I introduced myself, told him my story and began to explain what I was looking for specifically. He held up a wide hand dismissively. “Hold on,” then picked up the phone. “I don’t know what the hell you’re talking about.” He dialed a number and held the phone to his year, still chewing on his tuna. “Hey. It’s Bob. There’s a guy here that needs a part.” Bob held the phone towards me and smiled.

I held the phone to my ear. “Hi, my name is Sean Sayers. I appreciate your time.”

The voice on the other side boomed back. “No problem. What are you looking for?” I felt hope, explained the part and gave manufacturer numbers. A moment later the voice said, “We don’t use those part numbers.”

“Here we go again,” I thought.

“Have you tried the marina down there?” he asked.

“I called, but they weren’t interested in working today.”

“Right.” A moment passed. “Oh. We have two of these. I just Googled it.”

I laughed. Then he said that they were 3 miles away, then I sighed. “Okay. I’ll see you this afternoon,” and handed Bob the phone.

Bob finished chewing the last remains of his sandwich. “Let’s go. I’ll drive you.”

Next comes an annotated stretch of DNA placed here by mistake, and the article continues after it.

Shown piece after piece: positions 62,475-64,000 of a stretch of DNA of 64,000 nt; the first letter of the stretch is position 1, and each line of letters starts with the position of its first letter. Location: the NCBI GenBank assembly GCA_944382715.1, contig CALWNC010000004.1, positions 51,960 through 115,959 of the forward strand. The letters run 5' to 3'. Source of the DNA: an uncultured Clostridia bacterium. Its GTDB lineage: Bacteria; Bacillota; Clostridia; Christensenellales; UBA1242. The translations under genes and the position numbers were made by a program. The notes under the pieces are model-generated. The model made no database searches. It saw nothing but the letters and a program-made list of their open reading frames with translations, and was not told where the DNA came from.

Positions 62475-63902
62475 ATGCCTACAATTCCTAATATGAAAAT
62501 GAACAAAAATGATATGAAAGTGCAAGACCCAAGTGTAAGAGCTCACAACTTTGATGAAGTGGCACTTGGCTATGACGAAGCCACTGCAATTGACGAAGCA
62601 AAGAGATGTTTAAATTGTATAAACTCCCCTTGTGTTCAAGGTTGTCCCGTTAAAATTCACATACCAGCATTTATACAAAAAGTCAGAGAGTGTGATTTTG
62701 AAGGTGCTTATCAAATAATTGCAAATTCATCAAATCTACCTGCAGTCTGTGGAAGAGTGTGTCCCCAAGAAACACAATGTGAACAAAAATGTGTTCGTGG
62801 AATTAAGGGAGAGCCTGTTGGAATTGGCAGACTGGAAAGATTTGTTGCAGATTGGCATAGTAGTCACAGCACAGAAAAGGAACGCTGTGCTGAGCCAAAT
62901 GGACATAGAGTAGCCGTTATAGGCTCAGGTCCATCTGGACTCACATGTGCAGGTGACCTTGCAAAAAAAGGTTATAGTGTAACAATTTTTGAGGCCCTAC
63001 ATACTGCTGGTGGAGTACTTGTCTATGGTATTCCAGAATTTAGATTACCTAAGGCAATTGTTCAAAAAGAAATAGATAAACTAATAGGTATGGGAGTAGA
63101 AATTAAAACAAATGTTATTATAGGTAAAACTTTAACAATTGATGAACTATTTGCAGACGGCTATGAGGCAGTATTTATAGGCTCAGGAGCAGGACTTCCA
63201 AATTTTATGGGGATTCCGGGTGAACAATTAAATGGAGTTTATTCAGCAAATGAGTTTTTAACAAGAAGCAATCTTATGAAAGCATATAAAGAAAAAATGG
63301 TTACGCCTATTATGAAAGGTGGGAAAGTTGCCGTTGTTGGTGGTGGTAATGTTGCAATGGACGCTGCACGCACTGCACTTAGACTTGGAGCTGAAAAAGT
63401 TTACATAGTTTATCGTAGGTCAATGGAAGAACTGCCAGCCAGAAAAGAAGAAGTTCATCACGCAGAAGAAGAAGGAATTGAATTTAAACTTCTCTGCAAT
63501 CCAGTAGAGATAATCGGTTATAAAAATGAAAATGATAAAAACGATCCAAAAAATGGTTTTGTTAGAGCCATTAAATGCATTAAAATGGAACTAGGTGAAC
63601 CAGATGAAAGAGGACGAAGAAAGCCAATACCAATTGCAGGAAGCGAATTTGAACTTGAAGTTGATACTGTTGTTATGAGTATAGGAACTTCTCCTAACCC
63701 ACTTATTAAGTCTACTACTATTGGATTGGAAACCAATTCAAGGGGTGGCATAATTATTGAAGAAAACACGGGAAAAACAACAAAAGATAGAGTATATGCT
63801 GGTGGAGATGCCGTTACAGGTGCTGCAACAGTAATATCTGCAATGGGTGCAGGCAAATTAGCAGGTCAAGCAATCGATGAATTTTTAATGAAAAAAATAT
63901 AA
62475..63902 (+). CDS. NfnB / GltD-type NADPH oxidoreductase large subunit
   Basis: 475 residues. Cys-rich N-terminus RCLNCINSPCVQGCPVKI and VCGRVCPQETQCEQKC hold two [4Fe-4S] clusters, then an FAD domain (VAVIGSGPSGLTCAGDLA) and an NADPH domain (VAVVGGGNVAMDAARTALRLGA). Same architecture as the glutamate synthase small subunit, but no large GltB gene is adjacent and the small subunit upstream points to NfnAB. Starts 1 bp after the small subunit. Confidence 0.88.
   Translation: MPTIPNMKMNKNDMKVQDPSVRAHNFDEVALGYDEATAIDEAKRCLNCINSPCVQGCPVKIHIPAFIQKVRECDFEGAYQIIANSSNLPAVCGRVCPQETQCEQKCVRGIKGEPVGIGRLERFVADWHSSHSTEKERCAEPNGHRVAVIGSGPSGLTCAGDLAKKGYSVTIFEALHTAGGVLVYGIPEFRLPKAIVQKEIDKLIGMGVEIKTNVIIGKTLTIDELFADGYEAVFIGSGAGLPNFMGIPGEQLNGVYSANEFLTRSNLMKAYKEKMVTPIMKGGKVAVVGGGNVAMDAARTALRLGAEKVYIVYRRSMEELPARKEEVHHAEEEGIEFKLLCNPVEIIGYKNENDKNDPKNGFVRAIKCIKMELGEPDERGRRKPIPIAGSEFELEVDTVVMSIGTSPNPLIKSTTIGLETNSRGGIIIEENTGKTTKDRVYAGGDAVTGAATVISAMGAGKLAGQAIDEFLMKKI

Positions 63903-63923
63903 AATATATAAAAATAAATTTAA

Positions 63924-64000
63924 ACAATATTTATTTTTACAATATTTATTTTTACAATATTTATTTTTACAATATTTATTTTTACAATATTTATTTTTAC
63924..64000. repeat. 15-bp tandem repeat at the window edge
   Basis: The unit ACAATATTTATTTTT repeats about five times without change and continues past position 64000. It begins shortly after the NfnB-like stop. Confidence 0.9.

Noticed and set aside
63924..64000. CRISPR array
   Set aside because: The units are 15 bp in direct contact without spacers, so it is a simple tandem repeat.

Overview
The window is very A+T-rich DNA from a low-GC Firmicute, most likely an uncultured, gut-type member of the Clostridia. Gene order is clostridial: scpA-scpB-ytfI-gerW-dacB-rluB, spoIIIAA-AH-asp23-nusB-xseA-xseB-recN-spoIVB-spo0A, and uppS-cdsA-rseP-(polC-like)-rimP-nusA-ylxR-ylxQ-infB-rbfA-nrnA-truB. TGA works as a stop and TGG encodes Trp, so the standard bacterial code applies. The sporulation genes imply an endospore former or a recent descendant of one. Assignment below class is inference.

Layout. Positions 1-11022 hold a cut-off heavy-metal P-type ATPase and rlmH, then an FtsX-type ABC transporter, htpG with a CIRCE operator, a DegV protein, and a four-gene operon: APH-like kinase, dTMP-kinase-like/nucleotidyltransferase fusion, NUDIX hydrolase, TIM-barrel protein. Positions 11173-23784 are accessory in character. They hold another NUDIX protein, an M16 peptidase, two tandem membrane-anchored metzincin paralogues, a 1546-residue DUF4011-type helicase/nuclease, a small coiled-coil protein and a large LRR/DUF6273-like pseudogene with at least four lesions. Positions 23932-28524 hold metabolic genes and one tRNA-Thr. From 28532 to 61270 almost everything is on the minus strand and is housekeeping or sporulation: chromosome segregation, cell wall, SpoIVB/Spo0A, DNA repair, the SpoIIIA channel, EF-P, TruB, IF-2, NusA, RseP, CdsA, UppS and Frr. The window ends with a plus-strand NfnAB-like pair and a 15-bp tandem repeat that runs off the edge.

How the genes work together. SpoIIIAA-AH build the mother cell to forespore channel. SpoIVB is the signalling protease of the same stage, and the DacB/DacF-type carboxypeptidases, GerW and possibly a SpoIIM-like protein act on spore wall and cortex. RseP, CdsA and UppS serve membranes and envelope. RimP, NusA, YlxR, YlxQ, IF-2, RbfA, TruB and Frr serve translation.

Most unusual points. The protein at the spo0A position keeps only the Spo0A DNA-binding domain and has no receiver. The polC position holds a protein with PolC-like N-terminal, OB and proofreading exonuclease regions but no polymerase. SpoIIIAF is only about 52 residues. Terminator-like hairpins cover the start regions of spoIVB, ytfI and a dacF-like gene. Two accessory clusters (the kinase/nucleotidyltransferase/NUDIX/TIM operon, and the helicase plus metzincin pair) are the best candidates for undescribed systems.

40 minutes later, I was back at Caprica with two fresh fuel filters, gaskets, and a better outlook on humanity.

The next day, I disassembled Maggie’s berth and found the Racor filter. It was mounted to a sheet of plywood just over where the shaft exits the hull. I vented the pressure, attached the strap wrench and began to pull. I pulled, braced and heard the thick mahogany plywood begin to crack. I continued to pull, bracing my foot against the wall. At one point in my life, I was able to lift 1,000 pounds with my calves. Granted that was a long time ago but I was burning muscle fibers and straining every muscle I had left. Just as I was about to lose the lower sphincter cohesion, I eased up.